|The bi-wheel below shows the transits to Papillon's nativity on the day of his conviction. 12th-ruler Mars, which dominates the nativity by its location on the Midheaven, shows a ruinous conjunction with the luminaries on the 12th house cusp. Papillon felt he was linked the Moon. He was born on a new Moon and convicted on a full Moon.
These forces are often discernible from converse transits or progressions. Similarly to the case of Draconic, whose applications merit far more contention but are currently reduced to a handful of easy catchphrases, converse transits and progressions tend to be characterised with undue facility as triggers for 'fated' events. Whether deliberate or not, this seems to imply a silly kind of inexorable decree vested in the Akashic records from all eternity, rather than something more sensibly explicable.
Although there may be some transcendent purpose for the operation of converse, in practical terms it invariably seems to indicate an event which appears fated, not because of some remote Divine decree, but because causative factors have gained so much momentum that their result is now unstoppable.
My favourite analogy is: a direct Saturn-Neptune transit might be like standing on top of a tall building contemplating suicide, and you still have the freedom to go home and get
counselling. But under a converse Saturn-Neptune, a secret enemy has already pushed you off, and you're now an inch from hitting the ground: bye-bye. This provokes a serious issue in astrological counselling, involving the responsibilities attending the announcement of an apparently inexorable event. My advice to other counsellors who use this technique, is to remember that although the events of Converse may indeed be inexorable, a scope of freedom remains regarding the client's subjective response, which should be the focus of the consultation.
Now hang onto your hats. I've seldom seen such a precise coalescence of diverse predictive systems, as those influencing Papillon on the day of his conviction, all of which appear in Converse.
Two of these converse techniques reveal Pluto at 28 Taurus, applying backward to oppose Papillon's Sun and Moon, conjunct the nadir which is reasserted in two of these methods, abetted by tertiary progressed Jupiter. This signals a rare coalescence of power in three diverse systems. And the power inexorably says, in Papillon's favoured phrase: 'down the drain'.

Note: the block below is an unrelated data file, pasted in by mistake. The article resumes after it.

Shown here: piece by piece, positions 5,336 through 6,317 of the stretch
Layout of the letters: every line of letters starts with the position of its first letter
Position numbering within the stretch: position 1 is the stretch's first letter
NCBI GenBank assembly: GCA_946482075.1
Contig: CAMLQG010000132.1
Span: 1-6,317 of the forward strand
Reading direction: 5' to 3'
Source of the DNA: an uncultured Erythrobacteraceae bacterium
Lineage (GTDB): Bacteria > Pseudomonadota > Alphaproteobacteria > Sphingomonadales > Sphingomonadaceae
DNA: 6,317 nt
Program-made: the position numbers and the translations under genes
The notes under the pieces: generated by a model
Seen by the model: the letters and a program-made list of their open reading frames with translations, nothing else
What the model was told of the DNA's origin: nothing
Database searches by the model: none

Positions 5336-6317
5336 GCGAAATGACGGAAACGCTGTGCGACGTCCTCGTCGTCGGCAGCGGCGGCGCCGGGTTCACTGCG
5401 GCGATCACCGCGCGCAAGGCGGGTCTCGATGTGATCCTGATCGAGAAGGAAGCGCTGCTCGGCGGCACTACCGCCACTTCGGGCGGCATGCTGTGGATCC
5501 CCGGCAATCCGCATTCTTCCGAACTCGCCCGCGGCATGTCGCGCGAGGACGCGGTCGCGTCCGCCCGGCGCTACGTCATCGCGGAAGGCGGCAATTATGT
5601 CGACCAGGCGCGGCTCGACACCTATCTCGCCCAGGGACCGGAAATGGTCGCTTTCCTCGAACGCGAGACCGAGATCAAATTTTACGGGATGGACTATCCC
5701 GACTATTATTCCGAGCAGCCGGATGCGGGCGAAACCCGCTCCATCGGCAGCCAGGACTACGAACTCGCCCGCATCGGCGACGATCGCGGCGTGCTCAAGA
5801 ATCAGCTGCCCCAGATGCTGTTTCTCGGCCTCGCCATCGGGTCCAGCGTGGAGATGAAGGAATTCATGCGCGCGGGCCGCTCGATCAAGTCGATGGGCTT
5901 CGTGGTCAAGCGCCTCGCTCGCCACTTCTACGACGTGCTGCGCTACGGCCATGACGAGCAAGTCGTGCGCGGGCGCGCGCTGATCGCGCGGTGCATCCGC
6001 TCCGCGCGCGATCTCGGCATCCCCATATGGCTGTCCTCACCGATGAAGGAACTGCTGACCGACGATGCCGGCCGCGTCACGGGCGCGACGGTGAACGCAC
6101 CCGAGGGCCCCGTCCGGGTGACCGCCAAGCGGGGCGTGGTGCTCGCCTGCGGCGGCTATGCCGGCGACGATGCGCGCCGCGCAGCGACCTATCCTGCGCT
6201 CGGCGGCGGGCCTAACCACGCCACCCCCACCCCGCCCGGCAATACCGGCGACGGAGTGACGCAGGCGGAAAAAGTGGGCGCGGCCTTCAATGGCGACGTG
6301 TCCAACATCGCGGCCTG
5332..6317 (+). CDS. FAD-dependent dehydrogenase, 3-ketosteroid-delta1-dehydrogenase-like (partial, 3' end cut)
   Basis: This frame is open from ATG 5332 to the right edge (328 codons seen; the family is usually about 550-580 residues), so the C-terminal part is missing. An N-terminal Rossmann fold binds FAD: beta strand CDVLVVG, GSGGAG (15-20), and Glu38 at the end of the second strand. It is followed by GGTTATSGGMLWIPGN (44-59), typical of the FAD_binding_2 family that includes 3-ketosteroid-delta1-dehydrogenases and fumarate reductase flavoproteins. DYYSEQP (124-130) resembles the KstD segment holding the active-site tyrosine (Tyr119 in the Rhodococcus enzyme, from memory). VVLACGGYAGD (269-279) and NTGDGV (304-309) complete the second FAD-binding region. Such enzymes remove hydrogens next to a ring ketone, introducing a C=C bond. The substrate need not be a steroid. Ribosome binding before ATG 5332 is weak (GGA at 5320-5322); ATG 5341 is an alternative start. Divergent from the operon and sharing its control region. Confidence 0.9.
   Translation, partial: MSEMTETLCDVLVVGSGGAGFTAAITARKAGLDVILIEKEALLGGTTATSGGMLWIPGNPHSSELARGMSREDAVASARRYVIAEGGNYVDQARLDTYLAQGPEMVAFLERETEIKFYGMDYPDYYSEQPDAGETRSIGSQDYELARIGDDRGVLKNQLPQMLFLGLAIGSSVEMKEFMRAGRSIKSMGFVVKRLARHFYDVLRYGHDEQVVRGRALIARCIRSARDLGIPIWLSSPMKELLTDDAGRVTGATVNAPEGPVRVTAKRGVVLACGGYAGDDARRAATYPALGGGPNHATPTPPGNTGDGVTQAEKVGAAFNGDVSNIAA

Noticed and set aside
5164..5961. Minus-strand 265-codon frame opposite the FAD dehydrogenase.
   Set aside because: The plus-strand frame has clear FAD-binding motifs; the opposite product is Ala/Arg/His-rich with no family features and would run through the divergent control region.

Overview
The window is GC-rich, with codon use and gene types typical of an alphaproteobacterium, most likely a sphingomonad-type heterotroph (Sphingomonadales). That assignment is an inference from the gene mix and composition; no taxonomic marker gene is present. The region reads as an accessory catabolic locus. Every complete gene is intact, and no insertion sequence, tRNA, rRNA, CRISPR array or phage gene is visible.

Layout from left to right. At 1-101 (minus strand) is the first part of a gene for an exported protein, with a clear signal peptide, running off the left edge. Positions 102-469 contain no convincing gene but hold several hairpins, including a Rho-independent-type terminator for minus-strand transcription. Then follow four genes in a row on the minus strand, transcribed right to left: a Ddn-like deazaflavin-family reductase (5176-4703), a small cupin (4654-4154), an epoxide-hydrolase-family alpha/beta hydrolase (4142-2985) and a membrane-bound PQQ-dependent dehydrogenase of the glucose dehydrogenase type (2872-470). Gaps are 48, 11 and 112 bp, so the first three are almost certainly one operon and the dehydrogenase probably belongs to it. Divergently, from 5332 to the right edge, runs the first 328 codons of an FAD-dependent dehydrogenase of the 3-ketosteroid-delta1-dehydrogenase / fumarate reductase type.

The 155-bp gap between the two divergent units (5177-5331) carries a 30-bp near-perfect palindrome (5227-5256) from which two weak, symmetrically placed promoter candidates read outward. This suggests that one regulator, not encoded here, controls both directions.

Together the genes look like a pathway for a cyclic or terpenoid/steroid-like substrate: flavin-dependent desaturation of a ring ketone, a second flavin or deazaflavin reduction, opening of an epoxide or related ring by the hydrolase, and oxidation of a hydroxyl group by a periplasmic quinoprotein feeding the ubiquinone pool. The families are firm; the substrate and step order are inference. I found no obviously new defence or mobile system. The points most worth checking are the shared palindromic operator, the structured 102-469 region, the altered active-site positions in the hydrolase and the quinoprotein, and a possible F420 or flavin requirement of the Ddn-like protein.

- On his converse solar return, 15 November 1881, just shortly after his conviction, converse transiting Pluto was at 28.26 Taurus, conjunct the converse solar return nadir (26.01 Taurus) and applying to oppose radical Sun and Moon. (Converse transits apply backwards.)
- Converse solar arc has Pluto at the exact same degree as converse solar return, at 28.18 Taurus. Furthermore the converse solar arc ascendant is 22.27 Scorpio, within one degree of radical Sun and Moon, and picking up the same application of converse transiting Pluto.
- Converse tertiary progressions are calculated on the basis of one day per lunar month, and tend to reflect the evolution of subtle, inner motivations and emotional responses, which are constellated by other movements such as transits. Here, converse tertiary progression has Jupiter at 28.26 Taurus, the same degree as converse transiting Moon right to the minute.
Down the drain is the title of his first chapter which describes the day of his conviction, and is his recurrent motif for the following 13 years. Converse Pluto and Jupiter - the law's force major - apply to his nadir and oppose Sun and Moon. What could be plainer said, at least in the astrologer's dialect?
To return to our original theme, my final remarks concern the storming of the Bastille on 14 July 1789, which was the seminal event of Republican France. I have found no exact time for the fall of the Bastille, but we know the assault began in the morning, so I take the sunrise chart as a fair specimen. Looking for the Revolution's motto, "Liberty, Equality and Fraternity", in egalitarian Aquarius we find tropical Pluto in the Bastille Day radical chart at 18 degrees, perfectly conjunct Papillon's Draconic Pluto (in 7th house.) Also the Revolution's radical Mars - valiant words, perhaps - is at 8 Gemini, conjunct Papillon's Draconic Mars and Midheaven. The Mars conjunction is of considerable interest but most of all, Bastille Day's radical Pluto on Papillon's Draconic Pluto within a few minutes of orb says, "Papillon's symbolic empowerment and liberation of outcast individuals was in perfect accord with the French Nation's liberation of the Bastille, and with the most noble aspect of the French national character which this manifests." And since Pluto resurrects the legacies of the deep past, it's almost as if Papillon spoke for the Revolution in an age which had nearly forgotten the Revolution's voice.